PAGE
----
I went to Shabbat service at the Wilshire Boulevard Temple as part of an educational "field trip" for the Ecumenical & Inter-Religious Studies course I'm taking. We learned about Judaism and Catholic-Jewish relations, and it was such a revelation. I had been to temple once before, back when I was thirteen for a friend's Bat-mitzvah, but I don't remember what it was like. My mom remembers it being long, and she was right. Our Catholic mass is 1 hour long, this service we were at was two and a half hours! Although, that's also because there were two bat-mitzvahs at this service.
We all know that Jesus was Jewish, and that we're all cut from the same cloth--Jews, Christians, and Muslims--so it shouldn't be surprising that there are many similarities in rituals, beliefs, practices, prayers, teachings, and of course the scriptures. What is most commonly known to Christians as the Old Testament, is actually the written Torah. Instead of Old Testament, I prefer to and believe we should all refer to it as the Hebrew Scriptures or something other than the "Old Testament," which was originally written in Hebrew.
The service itself I felt was actually quite similar to our Catholic mass, though much longer. We all sing the hallelujahs, we all sing throughout the service in general, we sit and stand throughout the service several times, we pray for the sick and the deceased, we pray for peace, our loved ones, ourselves, and all that is on our hearts, there's a homily (not sure the terminology for the Jewish version of that), and above all else we praise and love God. I've attended mass in various different languages and it honestly did not feel so different--except that I wondered if all Jewish cantors are also natural born opera singers.
There are certainly differences, and one very big difference between Jewish and Christian beliefs, but the more I learn, the more I cannot understand why there is such a divide between between us. Jews are essentially like our elder brothers and sisters.
So, I was especially shocked--I mean, my mouth literally dropped--when I learned that John LaFarge, an American Jesuit priest who spent his whole life fighting racism in the United States, was asked by the pope in 1938 to draft a paper with a couple others discussing discrimination against Jews and though the authors started out with good intentions, the result was that they felt there was theological support for discrimination against Jews. Thankfully that paper didn't get published at the time it was intended to be published and that we later had the Second Vatican Council, because it would have given Hitler more ammo. This stunned me, but it also shed a light on the hypocrisy of many Christians I have encountered and have had trouble reconciling.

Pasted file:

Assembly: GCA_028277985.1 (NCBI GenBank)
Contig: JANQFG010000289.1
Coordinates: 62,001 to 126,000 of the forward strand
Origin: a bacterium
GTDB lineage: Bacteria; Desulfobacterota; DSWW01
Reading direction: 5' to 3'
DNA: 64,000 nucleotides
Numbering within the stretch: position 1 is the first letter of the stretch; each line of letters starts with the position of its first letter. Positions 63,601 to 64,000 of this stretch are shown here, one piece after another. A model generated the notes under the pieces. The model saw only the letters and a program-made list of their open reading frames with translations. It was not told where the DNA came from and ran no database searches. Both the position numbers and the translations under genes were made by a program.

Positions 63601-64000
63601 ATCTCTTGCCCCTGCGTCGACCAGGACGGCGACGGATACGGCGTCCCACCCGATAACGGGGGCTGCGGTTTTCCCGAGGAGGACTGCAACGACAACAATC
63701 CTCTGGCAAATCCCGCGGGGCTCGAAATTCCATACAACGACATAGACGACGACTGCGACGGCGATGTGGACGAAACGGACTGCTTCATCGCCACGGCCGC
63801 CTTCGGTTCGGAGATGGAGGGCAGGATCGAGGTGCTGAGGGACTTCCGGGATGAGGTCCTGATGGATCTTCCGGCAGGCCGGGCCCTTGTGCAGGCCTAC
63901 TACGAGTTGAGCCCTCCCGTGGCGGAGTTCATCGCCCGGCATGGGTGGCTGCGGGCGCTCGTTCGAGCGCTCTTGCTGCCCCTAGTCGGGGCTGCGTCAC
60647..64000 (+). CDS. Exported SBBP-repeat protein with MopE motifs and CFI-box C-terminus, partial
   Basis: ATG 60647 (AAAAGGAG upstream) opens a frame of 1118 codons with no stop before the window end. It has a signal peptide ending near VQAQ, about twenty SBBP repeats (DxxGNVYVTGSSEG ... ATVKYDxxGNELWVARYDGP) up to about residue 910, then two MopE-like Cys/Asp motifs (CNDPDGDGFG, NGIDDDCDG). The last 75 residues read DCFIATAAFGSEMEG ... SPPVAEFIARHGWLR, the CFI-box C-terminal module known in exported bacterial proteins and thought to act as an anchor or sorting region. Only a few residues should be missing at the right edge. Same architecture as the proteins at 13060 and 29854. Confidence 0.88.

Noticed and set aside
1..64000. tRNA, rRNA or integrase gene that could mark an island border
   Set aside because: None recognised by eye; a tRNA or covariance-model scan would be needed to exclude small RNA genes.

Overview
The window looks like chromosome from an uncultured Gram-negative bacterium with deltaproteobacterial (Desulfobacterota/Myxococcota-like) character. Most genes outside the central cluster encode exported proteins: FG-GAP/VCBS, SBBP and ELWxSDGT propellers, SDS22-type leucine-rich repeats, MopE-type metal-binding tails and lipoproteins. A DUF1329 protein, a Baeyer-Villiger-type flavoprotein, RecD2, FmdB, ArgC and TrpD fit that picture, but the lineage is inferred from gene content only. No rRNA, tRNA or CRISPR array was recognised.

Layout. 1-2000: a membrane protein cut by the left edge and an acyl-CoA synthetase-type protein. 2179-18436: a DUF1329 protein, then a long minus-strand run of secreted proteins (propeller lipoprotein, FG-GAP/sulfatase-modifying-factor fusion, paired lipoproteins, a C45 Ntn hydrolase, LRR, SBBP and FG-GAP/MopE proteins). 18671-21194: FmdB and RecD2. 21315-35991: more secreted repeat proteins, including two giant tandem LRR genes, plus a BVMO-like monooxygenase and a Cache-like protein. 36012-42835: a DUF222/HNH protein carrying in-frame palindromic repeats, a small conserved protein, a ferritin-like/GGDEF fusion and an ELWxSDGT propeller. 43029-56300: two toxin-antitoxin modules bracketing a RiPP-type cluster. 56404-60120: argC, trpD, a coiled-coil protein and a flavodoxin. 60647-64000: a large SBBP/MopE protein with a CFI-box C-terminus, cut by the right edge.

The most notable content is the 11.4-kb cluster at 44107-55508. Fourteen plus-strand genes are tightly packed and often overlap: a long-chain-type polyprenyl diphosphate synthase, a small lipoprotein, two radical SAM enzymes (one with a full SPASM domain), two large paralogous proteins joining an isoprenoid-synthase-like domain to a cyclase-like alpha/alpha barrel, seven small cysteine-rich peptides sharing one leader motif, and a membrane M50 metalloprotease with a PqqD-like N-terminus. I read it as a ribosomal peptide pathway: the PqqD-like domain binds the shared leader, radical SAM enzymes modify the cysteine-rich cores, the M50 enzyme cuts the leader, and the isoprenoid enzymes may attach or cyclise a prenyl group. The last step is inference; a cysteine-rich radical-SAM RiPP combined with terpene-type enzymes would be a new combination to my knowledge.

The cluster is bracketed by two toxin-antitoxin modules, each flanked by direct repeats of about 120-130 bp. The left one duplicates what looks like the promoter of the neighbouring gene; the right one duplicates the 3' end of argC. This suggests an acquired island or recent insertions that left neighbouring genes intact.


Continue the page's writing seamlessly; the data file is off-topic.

I have a difficult time understanding that if God created all and we are all children of God and should love each other as God loved us all, then how can anyone practice religion from an exclusive point of view. God did not tell us to be exclusive with our love, he told us to love everyone. He didn't tell us to only love people if they join "our circle," but leave them outside if they don't. He said love everyone.
It's interesting. Particularly during my time in the south, I found that there are a lot of great Christians, and they've built great communities, are very warm and welcoming to most people; but while they welcome almost all into their own world, they have a difficult time stepping out of their own world. It's very Truman Show. This isn't unique to the south, but it's something I started realizing while I was there. It's very dangerous being exclusive with religion. Our faith is supposed to guide us to be more loving, peaceful, and righteous people. Yet, if we're exclusive, we become elitist and discriminatory.
Since the Second Vatican Council, Jewish and Catholic relations have improved, Prior to that, there was a very misguided and malicious Christian teaching that discriminated against Jews. That is something else I also just learned. Since then, the popes and the Church has realized its wrong and recognizes that we are all indeed brothers and sisters under God.
Judaism itself is a fascinating study, because try to answer the question, "What is Judaism?" Is it a religion? An ethnicity? Even Jews have a difficult time answering that. Again, I have more questions than ever before, but at the same time, I feel even closer to my Jewish brothers and sisters.
I'm starting to wonder why basic religious studies is not a part of general education, because it helps us understand each other and understand history, even for those of us who are not religious or those who consider themselves Atheist. In fact, I have a friend who was raised strictly Irish Catholic, but now considers herself Atheist, and yet her degree was in Religious Studies because she understood the value of such an education. Not to mention, it's simply fascinating.
I can't wait for our next class on Islam, and to dig into other religions, too, including Sikhism and Buddhism.
BIG LOVE & HUGS